The role of health professionals in the UK child protection system : a literature review.
The importance of inter-agency collaboration in child protection is a persistent message from the series of public child abuse enquiries held over the last two decades (Clyde, 1992 ; DHSSI, 1988 ; DHSS, 1974 ; LB (London Borough of Brent, 1985 ; LB Greenwich, 1987).
Despite the establishment of detailed and standardised procedures for inter-agency co-operation, subsequent research on the child protection system has continued to highlight difficulties in practice (Dartington, 1995 ; Hallett & Birchall, 1995).
Various reasons have been given for this, including tensions at interpersonal, interprofessional and interorganisational levels.
Despite the major changes in the organisation and delivery of health and social care services over the 1990s, with the creation of internal markets, the separation of purchasers and providers and the growth of a'mixed economy'of welfare, relatively little attention has been paid to their impact on specific areas of inter-agency and interprofessional cooperation.
This paper examines these issues in the context of the child protection system, paying particular attention to the role of health professionals.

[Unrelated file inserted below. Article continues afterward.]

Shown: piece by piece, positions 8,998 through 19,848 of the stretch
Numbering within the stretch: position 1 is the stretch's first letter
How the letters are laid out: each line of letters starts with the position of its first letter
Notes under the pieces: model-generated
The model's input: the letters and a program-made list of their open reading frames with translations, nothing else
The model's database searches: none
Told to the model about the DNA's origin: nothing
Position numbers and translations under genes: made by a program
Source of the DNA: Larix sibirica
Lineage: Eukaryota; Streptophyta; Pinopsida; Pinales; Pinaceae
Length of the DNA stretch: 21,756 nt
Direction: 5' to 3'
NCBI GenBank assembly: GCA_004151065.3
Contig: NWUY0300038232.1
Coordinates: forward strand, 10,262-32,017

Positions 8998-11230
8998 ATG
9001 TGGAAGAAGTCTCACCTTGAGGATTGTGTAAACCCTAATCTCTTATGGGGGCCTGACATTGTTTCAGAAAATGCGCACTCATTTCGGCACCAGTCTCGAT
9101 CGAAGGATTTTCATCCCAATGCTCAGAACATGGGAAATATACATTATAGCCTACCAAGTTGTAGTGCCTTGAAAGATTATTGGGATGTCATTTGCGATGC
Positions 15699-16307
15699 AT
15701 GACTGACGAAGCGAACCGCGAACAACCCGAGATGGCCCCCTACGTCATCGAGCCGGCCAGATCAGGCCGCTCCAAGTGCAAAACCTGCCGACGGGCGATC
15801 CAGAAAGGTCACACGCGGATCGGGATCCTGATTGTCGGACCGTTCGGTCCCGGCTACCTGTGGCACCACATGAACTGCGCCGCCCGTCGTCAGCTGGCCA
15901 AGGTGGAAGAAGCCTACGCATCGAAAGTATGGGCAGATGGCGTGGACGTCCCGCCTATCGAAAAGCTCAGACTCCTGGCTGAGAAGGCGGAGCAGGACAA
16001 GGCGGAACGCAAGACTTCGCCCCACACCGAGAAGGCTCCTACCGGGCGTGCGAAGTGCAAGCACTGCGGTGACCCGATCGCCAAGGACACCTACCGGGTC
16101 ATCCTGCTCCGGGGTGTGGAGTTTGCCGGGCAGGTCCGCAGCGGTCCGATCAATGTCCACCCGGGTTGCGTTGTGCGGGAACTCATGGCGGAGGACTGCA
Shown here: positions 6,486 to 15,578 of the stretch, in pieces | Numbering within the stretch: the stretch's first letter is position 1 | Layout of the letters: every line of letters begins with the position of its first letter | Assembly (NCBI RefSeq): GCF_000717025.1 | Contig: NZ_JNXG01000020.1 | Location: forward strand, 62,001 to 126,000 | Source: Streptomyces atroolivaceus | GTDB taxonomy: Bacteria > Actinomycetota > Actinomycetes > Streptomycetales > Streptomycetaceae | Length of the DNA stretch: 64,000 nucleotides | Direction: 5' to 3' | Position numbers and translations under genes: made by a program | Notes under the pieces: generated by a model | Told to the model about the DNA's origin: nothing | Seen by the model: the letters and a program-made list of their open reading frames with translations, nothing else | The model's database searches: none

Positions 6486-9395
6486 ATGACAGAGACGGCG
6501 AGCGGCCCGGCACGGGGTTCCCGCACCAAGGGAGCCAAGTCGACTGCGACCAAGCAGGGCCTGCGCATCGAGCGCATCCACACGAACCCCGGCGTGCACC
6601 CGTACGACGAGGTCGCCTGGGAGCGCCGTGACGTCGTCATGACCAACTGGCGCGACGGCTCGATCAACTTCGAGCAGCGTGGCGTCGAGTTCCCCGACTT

The article concludes that there is a need for more detailed investigation of the impact of developments at the'political economy'level on the ability of different groups of health professionals to work collaboratively in child protection.
Mots-clés Pascal : Personnel sanitaire, Protection, Enfant maltraité, Travailleur social, Service santé, Article synthèse, Coopération, Interdisciplinaire, Royaume Uni, Europe, Organisation santé, Protection enfant danger
Mots-clés Pascal anglais : Health staff, Protection, Child abuse, Social worker, Health service, Review, Cooperation, Interdisciplinary field, United Kingdom, Europe, Public health organization
Notice produite par :
Inist-CNRS - Institut de l'Information Scientifique et Technique
Cote : 98-0294925
Code Inist : 002B30A03B. Création : 27/11/1998.